Influence of maternal HIV-1 infection on the vertical transfer of epstein barr virus specific immunoglobuling
KOECH, Emmily Jepkemboi
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ABSTRACT: More than 35% of infants residing in Chulaimbo regions are infected with Epstein–Barr virus (EBV) by six months of age, typically when maternal antibodies are expected to provide protection to the infants before they develop their own denovo antibodies. It has been reported that maternal immunoglobulin G (IgG) antibodies get transferred to the fetus from the second week of gestation and reach maximum levels by the third trimester. Transplacental transfer of these antibodies may be affected by several factors including: maternal infections such as human immunodeficiency virus (HIV-1). Inefficient transfer of EBV specific IgG during pregnancy may later predispose infants to early age of EBV infection. Therefore, this study determined the influence of maternal HIV-1 infection on the transfer of EBV specific antibodies to their neonates. The study specifically determined total IgG antibody levels in HIV-1 infected mothers, HIV-1 uninfected mothers and their corresponding neonates; determined levels of EBV specific IgG antibodies in HIV-1 infected mothers, HIV-1 uninfected mothers and their corresponding neonates and determined EBV specific IgG subclasses levels in HIV-1 infected mothers, HIV-1 uninfected mothers and their corresponding neonates. In this cross-sectional study, thirty-five HIV infected and thirty-five HIV uninfected pregnant women were randomly selected and recruited from Chulaimbo Sub-County Hospital and followed through pregnancy to delivery. The levels of total IgG, EBV specific IgG and IgG sub-classes in maternal venous blood and in cord blood was quantified using Enzyme-linked immunosorbent assay (ELISA). Total IgG antibody levels were compared between mothers and between neonates using Mann Whitney U test. Mann Whitney U test was also used to compare the median levels of EBV specific IgG antibodies and IgG subclasses between HIV infected and HIV uninfected mothers as well as between HIV exposed and HIV non-exposed neonates. Wilcoxon matched pairs test was used to compare EBV specific antibody levels in maternal and their corresponding neonates. The levels of total IgG were significantly higher in HIV infected mothers than HIV uninfected mothers and between HIV exposed neonates compared to HIV unexposed neonates (p=0.0001). HIV-1 exposed neonates had significantly lower levels of anti- EBV nuclear antigen (EBNA1) antibodies than in HIV-1 non-exposed neonates (p=0.0045). In utero exposure to HIV resulted in reduction in vertical transfer of; anti-EBNA1, anti-viral capsid antigen (VCA) IgG1 antibodies and anti-EBNA1 IgG1 antibodies (1.1%, 18.8% and 27.8% respectively). Levels of IgG1 and IgG4 against both VCA and EBNA1 were significantly higher in HIV infected mothers compared to HIV uninfected mothers (p=0.0357, 0.0072, 0.0458 and 0.0015 respectively). In addition, the levels of IgG3 against EBNA1 only were significantly high in HIV-infected mothers. These data suggest that, maternal HIV-1 infection contribute to impairment of transplacental transfer of EBV specific antibodies which may in turn lead to the early EBV infection in this high-risk population. These results are useful in development of EBV specific preventive and therapeutic measures tailored to children born to HIV infected mothers.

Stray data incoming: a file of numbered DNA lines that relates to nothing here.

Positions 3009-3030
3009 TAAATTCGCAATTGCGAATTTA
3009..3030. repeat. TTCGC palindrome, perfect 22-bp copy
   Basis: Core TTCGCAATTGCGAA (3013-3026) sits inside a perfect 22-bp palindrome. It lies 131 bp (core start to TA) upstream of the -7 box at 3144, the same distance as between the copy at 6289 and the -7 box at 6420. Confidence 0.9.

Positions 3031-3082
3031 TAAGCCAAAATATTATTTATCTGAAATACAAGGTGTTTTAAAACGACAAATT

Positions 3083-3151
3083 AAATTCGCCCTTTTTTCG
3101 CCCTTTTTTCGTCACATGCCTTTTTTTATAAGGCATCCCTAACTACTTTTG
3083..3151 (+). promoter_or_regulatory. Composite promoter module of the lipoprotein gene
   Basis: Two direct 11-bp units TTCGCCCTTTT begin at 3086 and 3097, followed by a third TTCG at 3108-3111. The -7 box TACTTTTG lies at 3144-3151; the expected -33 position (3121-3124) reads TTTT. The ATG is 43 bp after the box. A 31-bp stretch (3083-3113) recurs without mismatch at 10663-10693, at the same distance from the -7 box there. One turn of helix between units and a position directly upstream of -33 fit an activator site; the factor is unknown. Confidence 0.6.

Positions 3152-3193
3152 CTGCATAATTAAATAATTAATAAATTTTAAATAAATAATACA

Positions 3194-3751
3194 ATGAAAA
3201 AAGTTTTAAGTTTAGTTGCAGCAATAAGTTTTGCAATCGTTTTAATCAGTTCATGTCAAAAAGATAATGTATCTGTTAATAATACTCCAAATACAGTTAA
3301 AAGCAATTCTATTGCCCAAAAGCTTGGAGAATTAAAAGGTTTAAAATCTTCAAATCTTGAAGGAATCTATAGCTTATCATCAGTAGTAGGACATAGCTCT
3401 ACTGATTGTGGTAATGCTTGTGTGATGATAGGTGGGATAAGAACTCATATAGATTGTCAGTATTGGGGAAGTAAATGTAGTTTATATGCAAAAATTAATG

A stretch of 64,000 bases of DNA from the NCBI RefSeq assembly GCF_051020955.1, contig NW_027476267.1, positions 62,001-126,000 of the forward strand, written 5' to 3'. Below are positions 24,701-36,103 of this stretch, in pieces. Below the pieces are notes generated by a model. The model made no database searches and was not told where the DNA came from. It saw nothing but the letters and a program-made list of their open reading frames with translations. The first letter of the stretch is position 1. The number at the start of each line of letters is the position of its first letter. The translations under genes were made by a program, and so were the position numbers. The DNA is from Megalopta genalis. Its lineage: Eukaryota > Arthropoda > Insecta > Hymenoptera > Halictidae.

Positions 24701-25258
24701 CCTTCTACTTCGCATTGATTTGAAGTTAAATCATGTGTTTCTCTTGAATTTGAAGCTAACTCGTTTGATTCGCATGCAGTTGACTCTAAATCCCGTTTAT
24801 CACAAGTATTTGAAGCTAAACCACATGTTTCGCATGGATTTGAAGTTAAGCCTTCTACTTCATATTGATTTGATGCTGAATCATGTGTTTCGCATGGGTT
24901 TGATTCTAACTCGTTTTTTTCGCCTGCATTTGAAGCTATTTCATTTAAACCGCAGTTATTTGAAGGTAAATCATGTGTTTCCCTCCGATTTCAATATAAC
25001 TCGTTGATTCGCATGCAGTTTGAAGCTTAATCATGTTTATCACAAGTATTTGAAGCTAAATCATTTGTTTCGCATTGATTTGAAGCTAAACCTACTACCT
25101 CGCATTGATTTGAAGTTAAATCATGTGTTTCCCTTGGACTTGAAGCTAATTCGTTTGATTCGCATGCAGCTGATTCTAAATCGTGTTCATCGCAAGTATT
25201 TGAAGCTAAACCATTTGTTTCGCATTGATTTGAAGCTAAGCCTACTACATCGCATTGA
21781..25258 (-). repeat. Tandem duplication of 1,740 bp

- Community Health